Anglican church law and the back story on the schism

by on December 13, 2008  •  In Religion

From Andrew Brown, writing in The Guardian:

* * * What we know happened was this: an unspecified number of bishops, priests and parishes, probably amounting to about 5% of the mainstream American Episcopal Church, announced last week they would set up a province of their own, to replace what they regard as the heretical mainstream church. This is a very much smaller proportion of the church than their propaganda had suggested. What a surprise.

Then, this week, five of the heavyweight African archbishops came round to Lambeth Palace for what has been described as "full and frank" discussions. This is normally the diplomatic description of an uninhibited shouting match, and the fact that nothing else whatever was said about the talks in public makes that interpretation pretty attractive. Five hours of shouting can only have been a failed attempt to get the Archbishop to recognise the new province. His position is that he can't do that. It is a matter for the various central committees of the Anglican Communion and they will take years. This determination to follow the letter of Church law has frustrated his liberal friends in the past: no one else takes the rules seriously. But Dr Williams does. I don't think he believes that the American schismatics are not Anglicans. In fact he has nourished their belief that they are a persecuted minority of true believers in the past. But he doesn't think they are a province.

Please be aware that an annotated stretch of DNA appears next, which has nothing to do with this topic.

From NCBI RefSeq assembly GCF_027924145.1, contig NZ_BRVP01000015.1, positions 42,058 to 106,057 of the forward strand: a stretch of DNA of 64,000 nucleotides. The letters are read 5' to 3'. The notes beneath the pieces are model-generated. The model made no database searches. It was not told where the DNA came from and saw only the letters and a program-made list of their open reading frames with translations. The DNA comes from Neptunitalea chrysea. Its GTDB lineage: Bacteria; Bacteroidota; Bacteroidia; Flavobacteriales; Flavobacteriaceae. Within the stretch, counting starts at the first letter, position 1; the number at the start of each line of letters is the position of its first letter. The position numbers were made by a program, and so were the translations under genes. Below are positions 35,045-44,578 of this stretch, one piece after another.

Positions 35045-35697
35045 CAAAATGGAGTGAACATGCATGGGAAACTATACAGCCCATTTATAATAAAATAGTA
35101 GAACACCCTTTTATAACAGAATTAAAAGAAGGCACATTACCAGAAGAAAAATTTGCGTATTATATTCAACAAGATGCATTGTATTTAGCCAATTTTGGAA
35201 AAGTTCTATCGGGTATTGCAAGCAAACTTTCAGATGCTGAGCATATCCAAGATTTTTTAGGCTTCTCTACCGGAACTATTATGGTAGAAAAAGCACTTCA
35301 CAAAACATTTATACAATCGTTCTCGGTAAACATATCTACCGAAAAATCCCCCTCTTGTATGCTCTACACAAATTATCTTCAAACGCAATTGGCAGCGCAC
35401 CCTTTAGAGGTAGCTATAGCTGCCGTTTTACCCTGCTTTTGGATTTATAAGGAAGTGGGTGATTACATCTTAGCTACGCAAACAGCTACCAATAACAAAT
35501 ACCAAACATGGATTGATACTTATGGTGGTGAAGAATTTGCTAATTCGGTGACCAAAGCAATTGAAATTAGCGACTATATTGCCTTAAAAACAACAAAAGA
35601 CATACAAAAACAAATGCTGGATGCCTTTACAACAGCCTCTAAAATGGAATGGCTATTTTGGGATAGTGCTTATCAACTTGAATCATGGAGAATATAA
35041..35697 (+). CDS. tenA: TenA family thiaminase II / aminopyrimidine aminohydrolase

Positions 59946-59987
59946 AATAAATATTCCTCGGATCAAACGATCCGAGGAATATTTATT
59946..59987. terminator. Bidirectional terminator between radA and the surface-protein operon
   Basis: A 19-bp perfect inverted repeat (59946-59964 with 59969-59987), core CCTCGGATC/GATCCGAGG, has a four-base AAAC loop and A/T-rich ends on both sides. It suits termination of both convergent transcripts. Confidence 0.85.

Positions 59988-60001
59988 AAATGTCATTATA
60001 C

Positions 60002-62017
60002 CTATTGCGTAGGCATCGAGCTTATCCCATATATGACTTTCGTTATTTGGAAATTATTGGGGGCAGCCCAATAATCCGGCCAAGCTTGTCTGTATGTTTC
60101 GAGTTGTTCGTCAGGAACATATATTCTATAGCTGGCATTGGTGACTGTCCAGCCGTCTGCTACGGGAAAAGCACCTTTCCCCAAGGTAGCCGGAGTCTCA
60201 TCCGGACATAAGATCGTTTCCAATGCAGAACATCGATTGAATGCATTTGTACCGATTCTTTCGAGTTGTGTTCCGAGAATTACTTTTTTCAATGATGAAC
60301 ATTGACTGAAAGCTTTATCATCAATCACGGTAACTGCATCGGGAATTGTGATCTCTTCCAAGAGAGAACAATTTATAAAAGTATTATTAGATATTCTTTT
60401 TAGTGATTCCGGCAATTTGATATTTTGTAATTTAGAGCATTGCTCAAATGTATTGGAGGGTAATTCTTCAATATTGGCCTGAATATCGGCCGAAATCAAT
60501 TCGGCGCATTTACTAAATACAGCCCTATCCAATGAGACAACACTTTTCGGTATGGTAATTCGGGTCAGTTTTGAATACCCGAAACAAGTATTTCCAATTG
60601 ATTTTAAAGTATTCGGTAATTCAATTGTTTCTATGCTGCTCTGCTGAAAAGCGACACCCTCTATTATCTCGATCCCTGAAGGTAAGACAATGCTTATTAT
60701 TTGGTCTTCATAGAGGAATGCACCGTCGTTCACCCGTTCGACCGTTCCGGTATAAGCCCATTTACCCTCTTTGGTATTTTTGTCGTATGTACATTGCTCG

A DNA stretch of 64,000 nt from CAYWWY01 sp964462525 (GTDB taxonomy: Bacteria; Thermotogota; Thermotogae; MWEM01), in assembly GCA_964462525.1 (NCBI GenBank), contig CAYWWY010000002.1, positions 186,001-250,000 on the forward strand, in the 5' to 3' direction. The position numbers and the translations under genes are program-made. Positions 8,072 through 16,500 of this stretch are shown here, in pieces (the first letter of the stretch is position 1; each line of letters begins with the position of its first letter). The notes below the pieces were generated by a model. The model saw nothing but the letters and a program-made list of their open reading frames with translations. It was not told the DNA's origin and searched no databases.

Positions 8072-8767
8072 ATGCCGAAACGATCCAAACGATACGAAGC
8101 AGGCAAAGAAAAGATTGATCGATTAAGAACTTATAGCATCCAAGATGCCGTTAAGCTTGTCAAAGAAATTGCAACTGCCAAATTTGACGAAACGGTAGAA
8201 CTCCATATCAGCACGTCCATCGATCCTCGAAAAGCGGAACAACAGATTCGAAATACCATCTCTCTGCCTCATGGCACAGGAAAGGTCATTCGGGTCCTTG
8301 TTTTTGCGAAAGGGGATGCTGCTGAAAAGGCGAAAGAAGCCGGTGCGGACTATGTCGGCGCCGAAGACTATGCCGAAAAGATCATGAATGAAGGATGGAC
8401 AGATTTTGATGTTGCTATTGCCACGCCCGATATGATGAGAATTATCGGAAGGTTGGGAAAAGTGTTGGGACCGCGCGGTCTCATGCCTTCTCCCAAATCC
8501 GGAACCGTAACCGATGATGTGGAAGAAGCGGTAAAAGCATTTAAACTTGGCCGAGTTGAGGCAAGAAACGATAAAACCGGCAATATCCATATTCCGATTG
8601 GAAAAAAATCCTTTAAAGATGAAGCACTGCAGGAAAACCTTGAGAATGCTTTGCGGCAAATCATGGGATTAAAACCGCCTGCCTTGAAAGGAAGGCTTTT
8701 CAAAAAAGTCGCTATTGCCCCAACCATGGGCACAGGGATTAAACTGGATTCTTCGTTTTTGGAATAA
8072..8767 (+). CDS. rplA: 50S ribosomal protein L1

This matters in only one context but that's important: part of the motive for the American schism, at least with the right-wingers who have funded and fomented it, was to bankrupt or at least weaken the main church in endless lawsuits, which would all turn, one way or another, on who was the real Anglican church in the USA. So long as the breakaway is not recognised as a province the legal advantage remains with the main church.

But the matter won't rest there. For one thing, if the requisite committees do agree to the formation of a new province, Dr Williams will go along with them. Whether they do will depend on whether they think that the precedent set by "poaching" in each others' territories, as the Africans have been doing, is more dangerous than the acceptance of open gays. As if to help them along, the diocese of Los Angeles reacted to the banning of gay marriage in California last week by publishing its "Service for the Blessing of a lifelong covenant", which may be used for gay couples as well as straights.


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